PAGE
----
Sheriffs are usually elected to office, but since Alexander still has two years left in his term, the county’s Democratic Executive Committee must appoint a replacement.

Alexander said he had considered retiring before winning his sixth term in 2006, but wanted to stay on through the completion of the county’s law enforcement and justice center.

The committee is taking resumes for the sheriff post until 5 p.m. on Jan. 21.

Haywood County Democratic Party Chairman Bill Jones said he’s already been contacted by several people who want the sheriff position, but was unsure as of press time how many candidates will vie for the spot (a list of candidates will be available on the Smoky Mountain News Web site after the resume deadline).

“I’ve been contacted by several individuals, but there’s a big difference between contacting and actually doing it,” he said. “We know there will be more than one or two. It’s going to be very interesting.”

The candidates will appear at a forum from 1 to 3 p.m. the following Saturday, Jan. 24, where they’ll state their case for why they should be the next sheriff and field questions from the Democratic Executive Committee.

The executive committee is comprised of an assortment of county Democrats. The group includes all Democratic elected officials — everyone from mayors to the tax collector to the register of deeds — plus the party’s chairs and vice chairs from each of the 31 precincts.

Jones said the committee is taking the responsibility of selecting a new sheriff very seriously.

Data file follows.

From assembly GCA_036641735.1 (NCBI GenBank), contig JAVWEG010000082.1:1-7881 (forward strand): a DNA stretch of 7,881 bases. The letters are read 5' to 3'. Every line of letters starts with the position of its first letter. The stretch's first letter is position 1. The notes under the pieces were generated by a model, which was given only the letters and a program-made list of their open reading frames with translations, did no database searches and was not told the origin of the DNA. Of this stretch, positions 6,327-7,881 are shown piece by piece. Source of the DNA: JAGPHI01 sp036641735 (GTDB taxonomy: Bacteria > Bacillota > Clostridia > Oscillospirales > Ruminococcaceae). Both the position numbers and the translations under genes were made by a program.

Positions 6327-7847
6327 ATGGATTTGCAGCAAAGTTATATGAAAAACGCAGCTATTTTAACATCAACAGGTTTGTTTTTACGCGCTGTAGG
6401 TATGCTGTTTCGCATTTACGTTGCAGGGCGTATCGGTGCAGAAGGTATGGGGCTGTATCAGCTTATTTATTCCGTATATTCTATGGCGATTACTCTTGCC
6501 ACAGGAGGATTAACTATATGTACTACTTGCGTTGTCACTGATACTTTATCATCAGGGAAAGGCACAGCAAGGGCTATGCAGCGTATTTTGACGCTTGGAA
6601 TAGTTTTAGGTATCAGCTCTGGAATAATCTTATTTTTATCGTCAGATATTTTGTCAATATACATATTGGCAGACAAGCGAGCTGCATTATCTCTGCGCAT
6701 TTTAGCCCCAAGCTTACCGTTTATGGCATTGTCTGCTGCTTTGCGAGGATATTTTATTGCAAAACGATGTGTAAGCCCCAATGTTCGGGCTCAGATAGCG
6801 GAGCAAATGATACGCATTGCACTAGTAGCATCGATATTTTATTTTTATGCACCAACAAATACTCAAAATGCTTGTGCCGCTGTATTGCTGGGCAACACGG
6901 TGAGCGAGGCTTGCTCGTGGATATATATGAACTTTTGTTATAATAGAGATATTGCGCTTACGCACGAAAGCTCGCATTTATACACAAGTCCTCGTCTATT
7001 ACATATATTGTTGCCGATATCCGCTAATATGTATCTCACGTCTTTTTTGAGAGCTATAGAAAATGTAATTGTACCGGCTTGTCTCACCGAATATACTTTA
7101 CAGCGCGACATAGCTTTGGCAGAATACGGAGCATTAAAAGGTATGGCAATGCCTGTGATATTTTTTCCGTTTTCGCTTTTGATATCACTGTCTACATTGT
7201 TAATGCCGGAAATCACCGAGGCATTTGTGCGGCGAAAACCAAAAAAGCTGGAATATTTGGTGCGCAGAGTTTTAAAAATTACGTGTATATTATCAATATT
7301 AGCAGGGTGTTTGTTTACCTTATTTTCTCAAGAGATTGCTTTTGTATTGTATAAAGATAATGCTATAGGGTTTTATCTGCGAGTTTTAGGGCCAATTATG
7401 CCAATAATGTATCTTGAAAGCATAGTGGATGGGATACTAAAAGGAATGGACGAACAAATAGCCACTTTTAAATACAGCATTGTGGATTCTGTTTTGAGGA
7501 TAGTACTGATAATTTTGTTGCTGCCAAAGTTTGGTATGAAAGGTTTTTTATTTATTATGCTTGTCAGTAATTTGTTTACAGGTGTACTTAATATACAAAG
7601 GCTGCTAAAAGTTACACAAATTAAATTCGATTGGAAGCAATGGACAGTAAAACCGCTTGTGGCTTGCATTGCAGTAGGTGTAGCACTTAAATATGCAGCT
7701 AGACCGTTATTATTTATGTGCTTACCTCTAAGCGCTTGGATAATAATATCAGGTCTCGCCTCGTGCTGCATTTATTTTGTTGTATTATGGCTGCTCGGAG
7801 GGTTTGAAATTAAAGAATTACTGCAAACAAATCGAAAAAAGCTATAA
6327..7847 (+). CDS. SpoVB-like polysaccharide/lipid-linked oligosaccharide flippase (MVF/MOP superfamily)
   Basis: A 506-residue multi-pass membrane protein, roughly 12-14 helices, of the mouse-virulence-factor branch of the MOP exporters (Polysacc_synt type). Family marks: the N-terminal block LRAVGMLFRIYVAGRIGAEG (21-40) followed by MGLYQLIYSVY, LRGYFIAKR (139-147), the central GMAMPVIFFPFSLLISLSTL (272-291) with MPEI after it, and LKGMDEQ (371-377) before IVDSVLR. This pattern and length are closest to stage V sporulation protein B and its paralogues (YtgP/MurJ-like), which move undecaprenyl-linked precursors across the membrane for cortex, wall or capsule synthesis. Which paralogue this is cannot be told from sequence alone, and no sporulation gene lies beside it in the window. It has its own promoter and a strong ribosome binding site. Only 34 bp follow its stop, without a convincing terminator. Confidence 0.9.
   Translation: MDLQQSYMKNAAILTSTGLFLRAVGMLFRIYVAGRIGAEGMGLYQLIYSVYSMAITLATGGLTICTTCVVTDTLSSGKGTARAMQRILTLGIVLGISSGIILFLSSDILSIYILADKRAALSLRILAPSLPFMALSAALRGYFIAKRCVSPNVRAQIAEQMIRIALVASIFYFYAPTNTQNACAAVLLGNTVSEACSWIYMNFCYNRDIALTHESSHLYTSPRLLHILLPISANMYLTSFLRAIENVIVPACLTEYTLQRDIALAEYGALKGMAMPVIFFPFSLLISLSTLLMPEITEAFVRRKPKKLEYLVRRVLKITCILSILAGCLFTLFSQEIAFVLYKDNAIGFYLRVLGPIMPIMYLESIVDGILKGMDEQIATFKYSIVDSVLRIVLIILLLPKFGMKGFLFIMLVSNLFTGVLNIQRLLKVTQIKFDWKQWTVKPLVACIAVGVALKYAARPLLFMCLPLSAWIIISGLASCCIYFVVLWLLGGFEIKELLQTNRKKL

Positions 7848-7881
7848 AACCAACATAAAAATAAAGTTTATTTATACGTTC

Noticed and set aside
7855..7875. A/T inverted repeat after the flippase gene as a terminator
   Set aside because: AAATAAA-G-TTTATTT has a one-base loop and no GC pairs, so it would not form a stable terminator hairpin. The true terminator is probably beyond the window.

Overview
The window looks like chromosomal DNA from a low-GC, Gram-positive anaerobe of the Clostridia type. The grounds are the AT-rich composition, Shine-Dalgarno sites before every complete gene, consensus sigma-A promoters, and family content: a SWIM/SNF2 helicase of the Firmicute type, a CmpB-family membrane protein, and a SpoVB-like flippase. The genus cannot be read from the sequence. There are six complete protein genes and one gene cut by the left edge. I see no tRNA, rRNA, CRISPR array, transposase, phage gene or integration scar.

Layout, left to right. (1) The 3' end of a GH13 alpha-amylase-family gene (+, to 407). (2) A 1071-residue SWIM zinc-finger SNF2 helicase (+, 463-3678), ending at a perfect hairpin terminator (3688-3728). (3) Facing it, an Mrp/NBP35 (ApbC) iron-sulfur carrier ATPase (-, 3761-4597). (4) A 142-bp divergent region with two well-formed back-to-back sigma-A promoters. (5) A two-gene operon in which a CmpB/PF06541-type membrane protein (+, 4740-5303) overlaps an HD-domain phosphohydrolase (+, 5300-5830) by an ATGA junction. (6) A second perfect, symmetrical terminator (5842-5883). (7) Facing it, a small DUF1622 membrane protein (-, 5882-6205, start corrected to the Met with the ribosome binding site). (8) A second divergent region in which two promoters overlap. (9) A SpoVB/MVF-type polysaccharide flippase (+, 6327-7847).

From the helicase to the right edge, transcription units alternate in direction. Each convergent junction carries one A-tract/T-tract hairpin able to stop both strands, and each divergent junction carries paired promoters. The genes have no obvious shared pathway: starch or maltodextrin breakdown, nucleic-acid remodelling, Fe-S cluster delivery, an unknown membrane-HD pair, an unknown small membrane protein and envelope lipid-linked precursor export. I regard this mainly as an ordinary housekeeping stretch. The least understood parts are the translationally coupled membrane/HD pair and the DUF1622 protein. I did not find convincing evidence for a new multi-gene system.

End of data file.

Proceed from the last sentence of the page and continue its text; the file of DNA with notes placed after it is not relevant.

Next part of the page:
“We’re charged with electing a person who is capable and qualified of being sheriff for all the citizens of Haywood County,” Jones said. “This is a heavy responsibility, and not something to be taken lightly. We look at it with a heavy sense of duty.”

The executive committee will vote for a sheriff at its Feb. 7 meeting. A candidate must receive 50 percent of the votes plus one additional vote to win election. The committee will hold as many votes as needed until one candidate emerges with the majority.

The executive committee will recommend the winning candidate to the Haywood County Board of Commissioners. If commissioners take action and approve the choice at their next possible meeting, the county could have a new sheriff in place as early as Feb. 16.

Chief Deputy Bobby Suttles, the sheriff’s office second in command, will take the helm of the department in the interim between Alexander’s retirement and the selection of a new sheriff.

Alexander’s retirement comes amid allegations that he may be involved in the video poker investigation that has already sent former Buncombe County Sheriff Bobby Medford to prison. A witness during Medford’s trial mentioned the Haywood County sheriff being paid off, and at least two subpoenas have been issued for information about Alexander and the sheriff’s department. No charges have been filed.